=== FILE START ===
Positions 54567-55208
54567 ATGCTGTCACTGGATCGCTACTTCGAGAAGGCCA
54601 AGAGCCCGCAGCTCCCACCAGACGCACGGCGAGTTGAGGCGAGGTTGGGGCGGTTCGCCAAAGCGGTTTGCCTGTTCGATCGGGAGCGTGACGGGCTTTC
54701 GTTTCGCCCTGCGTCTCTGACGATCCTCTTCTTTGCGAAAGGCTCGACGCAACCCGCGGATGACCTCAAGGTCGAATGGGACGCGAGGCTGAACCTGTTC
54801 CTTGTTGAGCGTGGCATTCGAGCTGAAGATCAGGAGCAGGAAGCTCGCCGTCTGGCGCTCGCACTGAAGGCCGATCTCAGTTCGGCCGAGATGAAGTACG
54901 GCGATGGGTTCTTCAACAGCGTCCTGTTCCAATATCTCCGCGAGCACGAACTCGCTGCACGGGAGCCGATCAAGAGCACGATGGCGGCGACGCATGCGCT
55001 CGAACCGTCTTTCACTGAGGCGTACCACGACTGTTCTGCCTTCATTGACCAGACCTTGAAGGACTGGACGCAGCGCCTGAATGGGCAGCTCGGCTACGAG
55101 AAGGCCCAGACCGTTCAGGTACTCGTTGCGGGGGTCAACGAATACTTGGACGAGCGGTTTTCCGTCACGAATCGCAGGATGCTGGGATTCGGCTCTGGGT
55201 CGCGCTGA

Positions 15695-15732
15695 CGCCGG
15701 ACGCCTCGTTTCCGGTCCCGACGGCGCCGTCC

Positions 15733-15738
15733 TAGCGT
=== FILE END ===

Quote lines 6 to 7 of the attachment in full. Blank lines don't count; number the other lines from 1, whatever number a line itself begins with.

54901 GCGATGGGTTCTTCAACAGCGTCCTGTTCCAATATCTCCGCGAGCACGAACTCGCTGCACGGGAGCCGATCAAGAGCACGATGGCGGCGACGCATGCGCT
55001 CGAACCGTCTTTCACTGAGGCGTACCACGACTGTTCTGCCTTCATTGACCAGACCTTGAAGGACTGGACGCAGCGCCTGAATGGGCAGCTCGGCTACGAG